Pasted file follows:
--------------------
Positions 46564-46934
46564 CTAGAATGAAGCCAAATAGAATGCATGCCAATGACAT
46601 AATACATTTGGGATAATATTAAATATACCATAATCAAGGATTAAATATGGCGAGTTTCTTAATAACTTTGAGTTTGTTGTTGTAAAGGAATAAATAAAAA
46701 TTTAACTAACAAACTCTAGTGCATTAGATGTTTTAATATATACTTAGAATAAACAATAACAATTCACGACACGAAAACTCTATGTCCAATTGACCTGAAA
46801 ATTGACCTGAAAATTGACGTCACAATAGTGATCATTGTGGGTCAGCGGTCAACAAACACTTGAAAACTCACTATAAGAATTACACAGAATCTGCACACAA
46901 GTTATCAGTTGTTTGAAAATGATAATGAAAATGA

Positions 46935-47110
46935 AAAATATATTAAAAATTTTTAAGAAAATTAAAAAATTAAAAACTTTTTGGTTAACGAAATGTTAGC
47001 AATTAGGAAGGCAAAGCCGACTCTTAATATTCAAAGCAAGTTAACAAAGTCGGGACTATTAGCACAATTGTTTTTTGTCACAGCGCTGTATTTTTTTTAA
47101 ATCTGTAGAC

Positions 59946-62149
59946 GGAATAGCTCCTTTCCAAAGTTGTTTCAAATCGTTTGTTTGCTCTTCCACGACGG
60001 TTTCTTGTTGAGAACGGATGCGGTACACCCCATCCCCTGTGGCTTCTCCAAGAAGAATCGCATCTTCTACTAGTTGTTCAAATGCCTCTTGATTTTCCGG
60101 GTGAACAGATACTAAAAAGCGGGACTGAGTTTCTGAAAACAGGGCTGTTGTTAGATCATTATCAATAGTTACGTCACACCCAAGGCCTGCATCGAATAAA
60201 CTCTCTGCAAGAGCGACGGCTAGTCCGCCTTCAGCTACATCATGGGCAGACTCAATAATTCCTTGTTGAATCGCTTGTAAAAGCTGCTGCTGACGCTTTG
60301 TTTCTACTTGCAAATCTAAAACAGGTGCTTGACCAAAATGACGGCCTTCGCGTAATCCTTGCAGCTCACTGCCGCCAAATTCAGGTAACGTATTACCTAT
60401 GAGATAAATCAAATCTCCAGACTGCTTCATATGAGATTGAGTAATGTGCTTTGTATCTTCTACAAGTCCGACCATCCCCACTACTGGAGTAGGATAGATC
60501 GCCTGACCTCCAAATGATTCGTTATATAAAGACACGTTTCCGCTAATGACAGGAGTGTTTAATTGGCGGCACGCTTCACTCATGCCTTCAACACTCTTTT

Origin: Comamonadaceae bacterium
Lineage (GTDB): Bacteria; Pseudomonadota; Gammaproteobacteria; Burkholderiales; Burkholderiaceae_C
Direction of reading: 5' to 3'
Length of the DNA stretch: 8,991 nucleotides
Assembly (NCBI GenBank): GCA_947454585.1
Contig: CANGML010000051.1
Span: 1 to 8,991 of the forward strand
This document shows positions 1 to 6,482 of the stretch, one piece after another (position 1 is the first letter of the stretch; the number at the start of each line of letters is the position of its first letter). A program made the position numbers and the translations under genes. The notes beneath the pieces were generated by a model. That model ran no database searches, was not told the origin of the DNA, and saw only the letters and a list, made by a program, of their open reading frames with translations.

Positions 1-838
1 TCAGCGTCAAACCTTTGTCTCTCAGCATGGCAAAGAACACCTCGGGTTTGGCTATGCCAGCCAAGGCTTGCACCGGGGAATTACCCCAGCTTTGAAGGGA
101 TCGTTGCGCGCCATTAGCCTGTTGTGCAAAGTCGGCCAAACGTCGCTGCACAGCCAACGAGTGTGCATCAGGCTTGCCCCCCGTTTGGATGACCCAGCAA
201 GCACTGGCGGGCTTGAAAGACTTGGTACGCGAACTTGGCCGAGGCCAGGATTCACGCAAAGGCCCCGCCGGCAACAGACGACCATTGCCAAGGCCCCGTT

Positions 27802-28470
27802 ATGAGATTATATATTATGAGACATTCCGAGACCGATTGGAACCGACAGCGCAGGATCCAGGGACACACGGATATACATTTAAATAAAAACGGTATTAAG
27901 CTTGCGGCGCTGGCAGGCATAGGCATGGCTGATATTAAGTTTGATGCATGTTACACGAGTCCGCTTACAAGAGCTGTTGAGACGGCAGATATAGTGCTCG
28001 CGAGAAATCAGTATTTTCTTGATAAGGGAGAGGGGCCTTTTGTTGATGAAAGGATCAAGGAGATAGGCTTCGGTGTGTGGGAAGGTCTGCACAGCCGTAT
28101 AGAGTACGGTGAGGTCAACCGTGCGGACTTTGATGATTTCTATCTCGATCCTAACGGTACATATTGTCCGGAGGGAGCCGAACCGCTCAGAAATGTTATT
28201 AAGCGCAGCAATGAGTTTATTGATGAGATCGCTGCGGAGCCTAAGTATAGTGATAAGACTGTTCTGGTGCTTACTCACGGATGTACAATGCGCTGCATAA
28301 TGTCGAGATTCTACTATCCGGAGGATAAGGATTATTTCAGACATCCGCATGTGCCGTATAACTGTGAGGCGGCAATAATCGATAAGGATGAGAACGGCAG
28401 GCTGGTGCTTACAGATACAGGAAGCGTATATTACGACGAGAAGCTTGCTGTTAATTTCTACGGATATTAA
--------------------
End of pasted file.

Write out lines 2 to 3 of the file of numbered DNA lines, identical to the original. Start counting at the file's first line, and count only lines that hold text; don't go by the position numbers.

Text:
46564 CTAGAATGAAGCCAAATAGAATGCATGCCAATGACAT
46601 AATACATTTGGGATAATATTAAATATACCATAATCAAGGATTAAATATGGCGAGTTTCTTAATAACTTTGAGTTTGTTGTTGTAAAGGAATAAATAAAAA